Eleven Questions with Eden Royce
1). How did your writing journey begin?
I won a writing contest posted in the paper where kids were encouraged to complete a sentence prompt to make a story. I think I was five or six and my mother still has the newspaper clipping somewhere.
2). Who are your writing inspirations?
Mildred D. Taylor, Virginia Hamilton, Zora Neale Hurston, J. California Cooper… to name just a few.
3). Are you an outliner or a panster?
I’m a panster when it comes to short stories, writing from notes and snippets of ideas and discovering the story as I write. (I always have a notebook with me to take down inspiration when it strikes.) When I wrote my first novel, it was a challenge and it underscored the importance of outlining to me. I won’t write another novel without outlining beforehand.
4). What are your favorite books?
Some Love, Some Pain, Sometime by J. California Cooper, Blanche on the Lam by Barbara Neely, The Odyssey by Homer, The Wood Wife by Terri Windling, The Street by Ann Petry.
5). Describe your writing process.
This is a continuation of the outliner vs pantser question. I take those notebooks/outlines/snippets I mentioned and write what’s there, filling in and expanding as I go. I throw everything at the page, even if it doesn’t seem to fit, then edit once the work is complete.
6). Why did you choose to write speculative fiction?
I think it chose me. I’ve always loved the magical and the fantastic in oral stories, books, and movies, so when I began to write my work naturally ventured into those spaces. Plus, I’m from Charleston; a city of ghosts and ghost stories, so that’s naturally is part of me and my writing.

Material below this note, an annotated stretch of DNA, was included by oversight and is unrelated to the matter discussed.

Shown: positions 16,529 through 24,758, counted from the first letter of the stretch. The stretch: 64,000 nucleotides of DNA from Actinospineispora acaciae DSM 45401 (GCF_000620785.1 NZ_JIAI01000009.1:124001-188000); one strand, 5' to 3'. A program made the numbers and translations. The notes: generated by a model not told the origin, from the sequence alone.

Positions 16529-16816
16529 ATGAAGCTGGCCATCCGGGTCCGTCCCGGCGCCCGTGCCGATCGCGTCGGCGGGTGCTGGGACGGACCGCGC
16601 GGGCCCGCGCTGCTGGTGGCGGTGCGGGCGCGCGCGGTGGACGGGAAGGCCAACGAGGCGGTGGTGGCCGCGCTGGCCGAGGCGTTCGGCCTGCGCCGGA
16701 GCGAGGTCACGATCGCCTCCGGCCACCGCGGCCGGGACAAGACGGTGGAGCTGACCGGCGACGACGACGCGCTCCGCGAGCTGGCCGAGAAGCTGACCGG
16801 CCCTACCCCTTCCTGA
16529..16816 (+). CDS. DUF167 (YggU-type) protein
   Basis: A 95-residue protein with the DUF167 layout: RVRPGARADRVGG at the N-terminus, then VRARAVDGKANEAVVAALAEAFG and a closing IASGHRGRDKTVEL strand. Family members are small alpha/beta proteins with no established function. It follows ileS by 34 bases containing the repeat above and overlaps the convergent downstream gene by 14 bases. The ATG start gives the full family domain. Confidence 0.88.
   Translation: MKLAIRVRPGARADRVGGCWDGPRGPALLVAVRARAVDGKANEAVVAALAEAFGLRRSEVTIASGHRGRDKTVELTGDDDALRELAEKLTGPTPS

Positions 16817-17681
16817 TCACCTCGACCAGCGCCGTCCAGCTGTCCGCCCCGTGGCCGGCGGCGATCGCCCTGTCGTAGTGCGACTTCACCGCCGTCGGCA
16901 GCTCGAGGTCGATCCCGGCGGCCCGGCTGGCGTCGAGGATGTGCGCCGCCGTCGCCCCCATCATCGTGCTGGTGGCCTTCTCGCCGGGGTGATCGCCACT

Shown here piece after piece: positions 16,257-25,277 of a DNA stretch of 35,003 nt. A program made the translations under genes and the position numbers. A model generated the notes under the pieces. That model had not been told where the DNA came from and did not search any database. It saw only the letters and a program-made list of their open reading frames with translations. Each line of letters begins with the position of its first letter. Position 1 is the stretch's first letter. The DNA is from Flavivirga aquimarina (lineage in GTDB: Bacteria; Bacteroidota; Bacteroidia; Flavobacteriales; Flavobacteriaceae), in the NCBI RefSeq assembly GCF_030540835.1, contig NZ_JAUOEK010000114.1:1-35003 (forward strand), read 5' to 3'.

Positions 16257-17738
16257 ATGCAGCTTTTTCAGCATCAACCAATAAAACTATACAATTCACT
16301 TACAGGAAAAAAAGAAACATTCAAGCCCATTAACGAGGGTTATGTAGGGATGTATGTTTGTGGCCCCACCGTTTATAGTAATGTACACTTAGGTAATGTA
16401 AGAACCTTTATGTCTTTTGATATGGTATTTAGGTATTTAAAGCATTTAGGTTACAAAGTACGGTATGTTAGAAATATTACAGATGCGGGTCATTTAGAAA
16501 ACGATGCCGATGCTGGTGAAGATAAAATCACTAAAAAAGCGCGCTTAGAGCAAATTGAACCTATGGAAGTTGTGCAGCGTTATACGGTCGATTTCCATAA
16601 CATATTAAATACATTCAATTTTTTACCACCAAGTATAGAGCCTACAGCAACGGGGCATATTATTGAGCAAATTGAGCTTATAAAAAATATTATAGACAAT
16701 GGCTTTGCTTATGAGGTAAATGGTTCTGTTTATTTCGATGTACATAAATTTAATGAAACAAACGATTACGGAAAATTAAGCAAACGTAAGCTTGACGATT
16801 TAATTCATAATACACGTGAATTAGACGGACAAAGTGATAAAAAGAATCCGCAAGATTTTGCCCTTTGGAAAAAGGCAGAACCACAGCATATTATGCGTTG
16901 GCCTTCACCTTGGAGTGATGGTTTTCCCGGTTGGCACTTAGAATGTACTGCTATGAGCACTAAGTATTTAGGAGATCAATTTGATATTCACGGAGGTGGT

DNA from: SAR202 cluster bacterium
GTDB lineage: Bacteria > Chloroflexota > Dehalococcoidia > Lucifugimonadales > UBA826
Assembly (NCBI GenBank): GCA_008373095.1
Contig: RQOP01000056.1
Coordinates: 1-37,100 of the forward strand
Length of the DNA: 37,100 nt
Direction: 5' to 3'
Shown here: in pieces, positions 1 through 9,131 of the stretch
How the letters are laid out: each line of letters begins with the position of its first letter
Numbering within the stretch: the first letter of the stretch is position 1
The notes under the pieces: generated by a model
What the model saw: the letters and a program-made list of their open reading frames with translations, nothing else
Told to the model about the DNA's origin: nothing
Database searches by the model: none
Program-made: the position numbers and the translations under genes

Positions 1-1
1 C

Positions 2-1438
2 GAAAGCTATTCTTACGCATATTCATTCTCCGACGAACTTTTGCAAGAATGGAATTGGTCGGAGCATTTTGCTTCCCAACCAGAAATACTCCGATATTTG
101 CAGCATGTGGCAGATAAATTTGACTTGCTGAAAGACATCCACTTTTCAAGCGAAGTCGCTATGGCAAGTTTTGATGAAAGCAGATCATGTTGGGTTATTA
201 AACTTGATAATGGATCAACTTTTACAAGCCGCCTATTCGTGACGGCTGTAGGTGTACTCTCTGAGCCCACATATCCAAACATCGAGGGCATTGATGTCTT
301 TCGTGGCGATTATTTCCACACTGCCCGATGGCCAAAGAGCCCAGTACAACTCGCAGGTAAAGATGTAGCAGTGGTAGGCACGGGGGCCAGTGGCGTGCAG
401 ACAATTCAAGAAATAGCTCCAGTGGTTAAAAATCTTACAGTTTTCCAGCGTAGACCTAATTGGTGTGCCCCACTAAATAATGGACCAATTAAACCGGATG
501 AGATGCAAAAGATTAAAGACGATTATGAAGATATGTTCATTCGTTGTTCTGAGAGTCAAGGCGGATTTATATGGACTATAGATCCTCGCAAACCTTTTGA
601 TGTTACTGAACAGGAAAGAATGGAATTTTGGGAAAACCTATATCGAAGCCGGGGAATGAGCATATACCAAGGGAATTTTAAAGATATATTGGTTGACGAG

7). Tell us a bit about your story.
Root Magic is my debut novel. It’s a middle-grade Southern Gothic historical ghost story set in South Carolina in the 1960s with themes of courage, friendship, and Black Girl Magic.
In the book, it’s 1963, and things are changing for Jezebel Turner. Her grandmother has just passed, the local police deputy won’t stop harassing her family, along with a host of other troubles. But the biggest change comes when Jez and her twin brother Jay turn eleven—and their uncle, Doc, decided it’s time to train them in rootwork. It’s a story of learning, acceptance, and using your ties to your ancestry to help you through.
8). What inspired you to write this story?
I didn’t have many stories about the culture I grew up in when I was a child, so I wanted to write a book that spoke to the stories my elders told me of their childhoods. It was also a way to remember and honor them.
9). Will there be more stories about this character?
I certainly hope so! I’d love to write another novel with the Turner family, and venture deeper into Gullah Geechee folklore and rootwork.
10). How do we keep up with all things Eden Royce?
11). What advice would you give to new writers?
Keep going. Keep pushing. When you start to feel discouraged, remember why you decided to write your own stories and hold that reason close. Oh, and reread books you love; more than likely you’ll discover something different when you visit them again.
Our thanks to Eden for stopping by to answer Eleven Questions. Be sure to check out her upcoming book release, Root Magic.